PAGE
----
A genomic strategy for the functional validation of colorectal cancer genes identifies potential therapeutic targets

Authors

  • Marian Grade,

    1. Department of General and Visceral Surgery, University Medicine Göttingen, Georg-August-University, Göttingen, Germany
    2. Section of Cancer Genomics, Genetics Branch, Center for Cancer Research, National Cancer Institute, National Institutes of Health, Bethesda, Md
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  • Amanda B. Hummon,

    1. Section of Cancer Genomics, Genetics Branch, Center for Cancer Research, National Cancer Institute, National Institutes of Health, Bethesda, Md
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  • Jordi Camps,

    1. Section of Cancer Genomics, Genetics Branch, Center for Cancer Research, National Cancer Institute, National Institutes of Health, Bethesda, Md
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  • Georg Emons,

    1. Department of General and Visceral Surgery, University Medicine Göttingen, Georg-August-University, Göttingen, Germany
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  • Melanie Spitzner,

    1. Department of General and Visceral Surgery, University Medicine Göttingen, Georg-August-University, Göttingen, Germany
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  • Jochen Gaedcke,

    1. Department of General and Visceral Surgery, University Medicine Göttingen, Georg-August-University, Göttingen, Germany
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  • Patrick Hoermann,

    1. Section of Cancer Genomics, Genetics Branch, Center for Cancer Research, National Cancer Institute, National Institutes of Health, Bethesda, Md
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  • Reinhard Ebner,

    1. Section of Cancer Genomics, Genetics Branch, Center for Cancer Research, National Cancer Institute, National Institutes of Health, Bethesda, Md
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  • Heinz Becker,

    1. Department of General and Visceral Surgery, University Medicine Göttingen, Georg-August-University, Göttingen, Germany
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  • Michael J. Difilippantonio,

    1. Section of Cancer Genomics, Genetics Branch, Center for Cancer Research, National Cancer Institute, National Institutes of Health, Bethesda, Md
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  • B. Michael Ghadimi,

    1. Department of General and Visceral Surgery, University Medicine Göttingen, Georg-August-University, Göttingen, Germany
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  • Tim Beissbarth,

    1. Department of General and Visceral Surgery, University Medicine Göttingen, Georg-August-University, Göttingen, Germany
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  • Natasha J. Caplen,

    1. Gene Silencing Section, Genetics Branch, Center for Cancer Research, National Cancer Institute, National Institutes of Health, Bethesda, Md
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  • Thomas Ried

    Corresponding author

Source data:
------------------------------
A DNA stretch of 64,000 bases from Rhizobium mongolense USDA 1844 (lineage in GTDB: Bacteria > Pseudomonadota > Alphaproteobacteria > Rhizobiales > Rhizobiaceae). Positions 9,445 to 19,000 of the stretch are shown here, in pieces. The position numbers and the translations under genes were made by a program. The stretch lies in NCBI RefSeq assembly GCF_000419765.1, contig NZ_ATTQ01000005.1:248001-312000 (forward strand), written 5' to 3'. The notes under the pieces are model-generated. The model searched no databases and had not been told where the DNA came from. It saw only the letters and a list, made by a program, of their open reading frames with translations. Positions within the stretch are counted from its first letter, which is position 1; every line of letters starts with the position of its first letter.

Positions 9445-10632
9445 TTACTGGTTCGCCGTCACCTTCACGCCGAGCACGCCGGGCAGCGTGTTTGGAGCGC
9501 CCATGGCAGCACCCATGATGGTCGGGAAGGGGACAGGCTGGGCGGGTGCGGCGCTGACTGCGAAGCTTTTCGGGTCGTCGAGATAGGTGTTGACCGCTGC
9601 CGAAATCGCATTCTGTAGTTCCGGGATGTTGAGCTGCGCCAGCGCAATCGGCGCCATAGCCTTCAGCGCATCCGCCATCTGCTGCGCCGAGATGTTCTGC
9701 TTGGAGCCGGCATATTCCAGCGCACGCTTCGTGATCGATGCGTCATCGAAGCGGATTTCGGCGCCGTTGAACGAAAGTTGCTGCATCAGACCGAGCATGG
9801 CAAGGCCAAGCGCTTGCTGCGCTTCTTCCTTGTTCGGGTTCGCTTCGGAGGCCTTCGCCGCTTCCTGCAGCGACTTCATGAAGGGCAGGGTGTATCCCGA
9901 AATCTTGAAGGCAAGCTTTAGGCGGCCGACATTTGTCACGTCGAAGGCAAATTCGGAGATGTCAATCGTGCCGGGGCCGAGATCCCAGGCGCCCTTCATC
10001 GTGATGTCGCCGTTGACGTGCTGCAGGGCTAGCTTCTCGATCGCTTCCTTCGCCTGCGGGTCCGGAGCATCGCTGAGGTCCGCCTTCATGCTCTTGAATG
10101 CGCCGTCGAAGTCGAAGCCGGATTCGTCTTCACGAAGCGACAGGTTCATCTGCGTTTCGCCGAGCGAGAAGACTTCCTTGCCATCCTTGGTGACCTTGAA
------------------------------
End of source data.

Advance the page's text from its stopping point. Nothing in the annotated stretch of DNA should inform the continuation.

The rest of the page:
1. Section of Cancer Genomics, Genetics Branch, Center for Cancer Research, National Cancer Institute, National Institutes of Health, Bethesda, Md
    • National Cancer Institute, Genetics Branch, 50 South Drive, Building 50, Room 1408, Bethesda, Maryland 20892, USA

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    • Tel.: +301-594-3118, Fax: +301-435-4428


Abstract

Genes that are highly overexpressed in tumor cells can be required for tumor cell survival and have the potential to be selective therapeutic targets. In an attempt to identify such targets, we combined a functional genomics and a systems biology approach to assess the consequences of RNAi-mediated silencing of overexpressed genes that were selected from 140 gene expression profiles from colorectal cancers (CRCs) and matched normal mucosa. In order to identify credible models for in-depth functional analysis, we first confirmed the overexpression of these genes in 25 different CRC cell lines. We then identified five candidate genes that profoundly reduced the viability of CRC cell lines when silenced with either siRNAs or short-hairpin RNAs (shRNAs), i.e., HMGA1, TACSTD2, RRM2, RPS2 and NOL5A. These genes were further studied by systematic analysis of comprehensive gene expression profiles generated following siRNA-mediated silencing. Exploration of these RNAi-specific gene expression signatures allowed the identification of the functional space in which the five genes operate and showed enrichment for cancer-specific signaling pathways, some known to be involved in CRC. By comparing the expression of the RNAi signature genes with their respective expression levels in an independent set of primary rectal carcinomas, we could recapitulate these defined RNAi signatures, therefore, establishing the biological relevance of our observations. This strategy identified the signaling pathways that are affected by the prominent oncogenes HMGA1 and TACSTD2, established a yet unknown link between RRM2 and PLK1 and identified RPS2 and NOL5A as promising potential therapeutic targets in CRC.

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